If a CMB headroom reaches zero, no more Instant Payments can be addressed to it until CMB headroom is increased.

How may it be done?

There are two situations when CMB headroom changes:

1. as a result of the change of the CMB limit,

2. as a result of Instant Payment settlement.

Let’s have a look at both scenarios in more depth.

1. Change of CMB headroom resulting from the change of CMB limit

The new CMB limit is immediately taken into consideration after it is set.

This means that the headroom is calculated starting from the moment the limit is modified.

To begin with, let’s investigate the situation from the moment the CMB limit is set-up for the first time:

a) When the CLM limit is created in the first place with, e.g. the value of 200 EUR then CMB headroom is set also to 200 EUR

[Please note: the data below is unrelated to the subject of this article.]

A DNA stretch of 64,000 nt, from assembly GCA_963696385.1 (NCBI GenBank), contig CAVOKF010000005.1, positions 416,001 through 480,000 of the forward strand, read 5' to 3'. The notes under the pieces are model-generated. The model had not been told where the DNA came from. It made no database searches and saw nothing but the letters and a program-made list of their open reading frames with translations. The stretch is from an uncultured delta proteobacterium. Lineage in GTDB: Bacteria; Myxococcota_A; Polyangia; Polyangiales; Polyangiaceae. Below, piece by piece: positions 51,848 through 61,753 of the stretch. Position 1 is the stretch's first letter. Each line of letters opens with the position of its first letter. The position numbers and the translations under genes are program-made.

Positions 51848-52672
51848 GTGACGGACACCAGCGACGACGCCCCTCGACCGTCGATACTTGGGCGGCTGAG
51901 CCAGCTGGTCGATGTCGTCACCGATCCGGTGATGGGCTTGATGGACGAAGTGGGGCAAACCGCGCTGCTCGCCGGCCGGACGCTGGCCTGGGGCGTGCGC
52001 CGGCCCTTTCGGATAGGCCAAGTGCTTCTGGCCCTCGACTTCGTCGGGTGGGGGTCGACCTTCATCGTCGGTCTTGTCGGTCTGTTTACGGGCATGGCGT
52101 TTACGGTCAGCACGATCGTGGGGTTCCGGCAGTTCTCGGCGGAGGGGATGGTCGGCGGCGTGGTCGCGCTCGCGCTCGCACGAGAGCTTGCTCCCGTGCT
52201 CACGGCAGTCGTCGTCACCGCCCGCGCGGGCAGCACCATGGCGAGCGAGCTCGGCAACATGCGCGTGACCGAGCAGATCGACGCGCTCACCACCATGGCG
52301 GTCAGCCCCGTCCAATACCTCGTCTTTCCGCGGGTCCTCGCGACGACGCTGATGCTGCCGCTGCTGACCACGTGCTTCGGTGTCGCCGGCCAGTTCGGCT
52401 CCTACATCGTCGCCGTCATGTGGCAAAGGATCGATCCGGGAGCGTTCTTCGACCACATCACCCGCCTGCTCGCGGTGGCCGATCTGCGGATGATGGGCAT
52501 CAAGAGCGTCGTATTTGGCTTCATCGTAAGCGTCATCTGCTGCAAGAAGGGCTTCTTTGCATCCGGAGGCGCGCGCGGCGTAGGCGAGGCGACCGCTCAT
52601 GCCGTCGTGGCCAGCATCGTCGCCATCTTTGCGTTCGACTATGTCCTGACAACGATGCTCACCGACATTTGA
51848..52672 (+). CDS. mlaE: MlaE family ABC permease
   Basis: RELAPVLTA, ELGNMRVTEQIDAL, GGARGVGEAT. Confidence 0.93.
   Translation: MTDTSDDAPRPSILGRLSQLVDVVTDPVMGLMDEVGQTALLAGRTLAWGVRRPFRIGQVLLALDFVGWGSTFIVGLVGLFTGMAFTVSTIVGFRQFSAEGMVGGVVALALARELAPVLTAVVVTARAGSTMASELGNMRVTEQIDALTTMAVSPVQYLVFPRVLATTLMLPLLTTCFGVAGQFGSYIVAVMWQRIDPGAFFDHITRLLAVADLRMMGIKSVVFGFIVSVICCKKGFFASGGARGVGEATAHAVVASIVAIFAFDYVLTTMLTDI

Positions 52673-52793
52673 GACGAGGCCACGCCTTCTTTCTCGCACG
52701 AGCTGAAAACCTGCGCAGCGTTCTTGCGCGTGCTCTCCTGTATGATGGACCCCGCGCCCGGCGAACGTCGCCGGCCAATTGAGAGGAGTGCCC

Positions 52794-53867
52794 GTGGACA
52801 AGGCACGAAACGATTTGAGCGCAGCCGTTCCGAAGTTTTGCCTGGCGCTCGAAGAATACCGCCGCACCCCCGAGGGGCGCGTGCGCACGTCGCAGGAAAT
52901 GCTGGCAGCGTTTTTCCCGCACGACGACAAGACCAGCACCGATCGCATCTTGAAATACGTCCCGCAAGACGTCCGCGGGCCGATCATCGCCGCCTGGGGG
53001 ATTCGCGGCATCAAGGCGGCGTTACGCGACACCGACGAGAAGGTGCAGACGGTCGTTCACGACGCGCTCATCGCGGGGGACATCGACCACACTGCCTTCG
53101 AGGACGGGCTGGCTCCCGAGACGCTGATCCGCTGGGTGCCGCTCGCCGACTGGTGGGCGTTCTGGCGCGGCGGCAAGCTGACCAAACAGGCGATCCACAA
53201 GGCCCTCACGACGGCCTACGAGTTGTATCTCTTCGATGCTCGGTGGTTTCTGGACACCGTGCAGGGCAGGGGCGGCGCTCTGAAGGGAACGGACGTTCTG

What happens when we change the CMB limit?

b) When we increase the CMB limit by e.g. 100 EUR (limit is now set to 300 EUR) then as a result CMB headroom will also be increased to the value of 300 EUR

c) If after that we decrease the CMB limit by 50 EUR (limit is now set 250 EUR) then as a result CMB headroom will also be decreased to the value of 250 EUR

What is important here to understand is that the CMB headroom is not changed directly, but is changed as a result of CMB limit being changed.

2. Change of CMB headroom by the settlement of Instant Payments

Now, let’s look at the change of CMB headroom resulting from the settlement of Instant Payments.

TIPS continuously keeps track of the utilization and available headroom for each CMB for which a limit is defined.

Whenever an Instant Payment transaction is settled against a given CMB, TIPS decreases/increases the relevant CMB headroom accordingly at the same time (in addition to updating the cash balances for the involved accounts).

CMB utilization is also modified.

How is this done?

Let’s continue with the previous example.

Based on the above changes, our CMB limit is 250 EUR.

As there were no IPs processed on this CMB yet, the CMB utilization is 0, and CMB headroom is 250 EUR.

So, what happens when the first IP is settled on the debit side of this CMB with the amount of 30 EUR?